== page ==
The expectations attached with the new consoles have sent gaming stocks soaring this year, despite declining sales across the industry. Activision has gained 63% since the turn of the year while its main competitor, Electronic Arts (NASDAQ:EA), has seen its stock climb 82% during the same time period. The consoles will be launched during the holiday season, which is usually the strongest quarter for the industry, accounting for nearly 40% of video game sales.  However, history tells us that the true impact of the product cycle can only be gauged after the consoles have been allowed to settle in. Although there was a small spike in sales in 2005 and 2006 when the Xbox 360 and Playstation 3 consoles were released, it wasn’t until 2007 that gamers and the market adapted to the new consoles and video game software sales surged by nearly 50%. 
Going by the historical trend, we expect a moderate reception for the Xbox One and the Playstation 4, despite the euphoria surrounding the launch. Going forward however, we believe that gamers will still turn to consoles for gaming at home, even though the gaming landscape has changed significantly with the advent of casual gaming of smartphones and tablets. We expect a double digit long-term growth rate for sales on both consoles, but there would be a 20% downside to our price estimate if the growth rate were below 5% through the remainder of the decade.
The Main Games Will Deliver
Activision relies on four main franchises: Call of Duty, Diablo, Skylanders and World of Warcraft. These four video games accounted more than 8o% of the company’s $4.8 billion revenues in 2012. Call of Duty and Skylanders have been among the top five best selling games in North America and Europe so far this year.  Call of Duty: Black Ops II accounted for 14% of the Xbox games sold and 18% of the Playstation 3 games sold in the U.S. last year, establishing it as the premier first person shooter.  We believe that Call of Duty will be pivotal for Activision as it looks to latch on to the next generation of gaming. The company will allow players who purchase Call of Duty: Ghosts for their current console to download the next-generation version within the same console family for just $10, making the transition to the new consoles smooth.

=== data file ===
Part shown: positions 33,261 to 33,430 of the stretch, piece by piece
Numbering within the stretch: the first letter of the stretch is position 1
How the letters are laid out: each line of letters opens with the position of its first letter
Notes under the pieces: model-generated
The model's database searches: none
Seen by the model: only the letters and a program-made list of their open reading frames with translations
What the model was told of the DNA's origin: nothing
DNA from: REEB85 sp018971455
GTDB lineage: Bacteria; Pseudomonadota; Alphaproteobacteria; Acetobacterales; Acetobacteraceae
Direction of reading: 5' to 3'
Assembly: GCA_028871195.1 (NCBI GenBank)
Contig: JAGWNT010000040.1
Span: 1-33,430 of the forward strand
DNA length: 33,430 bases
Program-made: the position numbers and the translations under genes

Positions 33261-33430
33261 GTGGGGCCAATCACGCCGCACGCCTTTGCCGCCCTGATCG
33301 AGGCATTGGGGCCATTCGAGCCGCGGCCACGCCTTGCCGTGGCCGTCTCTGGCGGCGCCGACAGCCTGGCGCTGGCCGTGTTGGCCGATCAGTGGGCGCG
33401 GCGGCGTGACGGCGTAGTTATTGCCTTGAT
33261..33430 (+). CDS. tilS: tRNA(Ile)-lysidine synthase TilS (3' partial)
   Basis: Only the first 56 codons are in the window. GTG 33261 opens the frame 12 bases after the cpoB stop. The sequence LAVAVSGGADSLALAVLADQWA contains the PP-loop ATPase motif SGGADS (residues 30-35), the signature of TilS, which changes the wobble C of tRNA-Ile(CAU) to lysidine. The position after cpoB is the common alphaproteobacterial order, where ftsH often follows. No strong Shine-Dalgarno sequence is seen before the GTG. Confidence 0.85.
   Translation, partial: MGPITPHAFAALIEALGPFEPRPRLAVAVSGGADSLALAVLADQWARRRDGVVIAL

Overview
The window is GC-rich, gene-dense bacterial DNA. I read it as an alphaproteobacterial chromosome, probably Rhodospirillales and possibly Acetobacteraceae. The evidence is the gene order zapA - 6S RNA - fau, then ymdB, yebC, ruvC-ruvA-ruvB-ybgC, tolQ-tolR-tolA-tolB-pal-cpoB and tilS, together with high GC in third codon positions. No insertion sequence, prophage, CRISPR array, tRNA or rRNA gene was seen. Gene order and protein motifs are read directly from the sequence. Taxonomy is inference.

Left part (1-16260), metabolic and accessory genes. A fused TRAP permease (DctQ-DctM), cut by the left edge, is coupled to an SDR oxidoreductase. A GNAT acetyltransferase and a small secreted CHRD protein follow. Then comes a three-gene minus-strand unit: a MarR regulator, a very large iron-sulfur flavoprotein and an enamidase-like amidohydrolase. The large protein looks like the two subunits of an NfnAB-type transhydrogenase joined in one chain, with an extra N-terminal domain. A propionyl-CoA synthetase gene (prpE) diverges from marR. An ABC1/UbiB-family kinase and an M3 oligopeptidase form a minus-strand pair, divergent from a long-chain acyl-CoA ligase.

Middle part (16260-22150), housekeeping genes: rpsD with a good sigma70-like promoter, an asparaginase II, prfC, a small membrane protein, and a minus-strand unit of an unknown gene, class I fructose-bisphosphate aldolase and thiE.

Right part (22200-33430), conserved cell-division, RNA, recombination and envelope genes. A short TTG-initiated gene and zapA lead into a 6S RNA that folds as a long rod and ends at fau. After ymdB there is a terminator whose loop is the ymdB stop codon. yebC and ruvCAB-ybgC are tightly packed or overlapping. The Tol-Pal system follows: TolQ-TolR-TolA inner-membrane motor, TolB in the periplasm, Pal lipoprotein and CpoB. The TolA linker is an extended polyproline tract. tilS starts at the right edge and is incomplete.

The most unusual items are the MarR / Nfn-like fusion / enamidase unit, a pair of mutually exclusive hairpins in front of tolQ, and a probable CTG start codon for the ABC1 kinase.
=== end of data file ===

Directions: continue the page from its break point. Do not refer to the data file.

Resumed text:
Skylanders is the highest-selling video game targeting kids this year but it faces tough competition from Disney’s Infinity, which follows a similar gaming model requiring gamers to purchase physical toy characters that can be accessed in the game. According to research group NPD, Disney Infinity was the third highest selling game in August and the seventh highest selling game in September.  The game leverages Disney’s suite of intellectual properties like The Incredibles, Pirates of the Caribbean and Toy Story.  The popularity of its characters, particularly among the target demographic, gives it an edge over Skylanders. We will keep a close eye on Skylanders SWAP Force to see if Activision can regain some ground in this domain.Notes:
- World of Warcraft: Warlords of Draenor Announced [↩]
- VGChartz [↩] [↩]
- Income Statement, GameStop 10K [↩]
- When Is It Time To Take Profits On GameStop?, Seeking Alpha [↩]
- Activision Blizzard Management Discusses Q3 2013 Results – Earnings Call Transcript [↩]
- U.S. Video-Game Sales Rise in September on ‘Grand Theft’ [↩]
- Disney Infinity Characters [↩]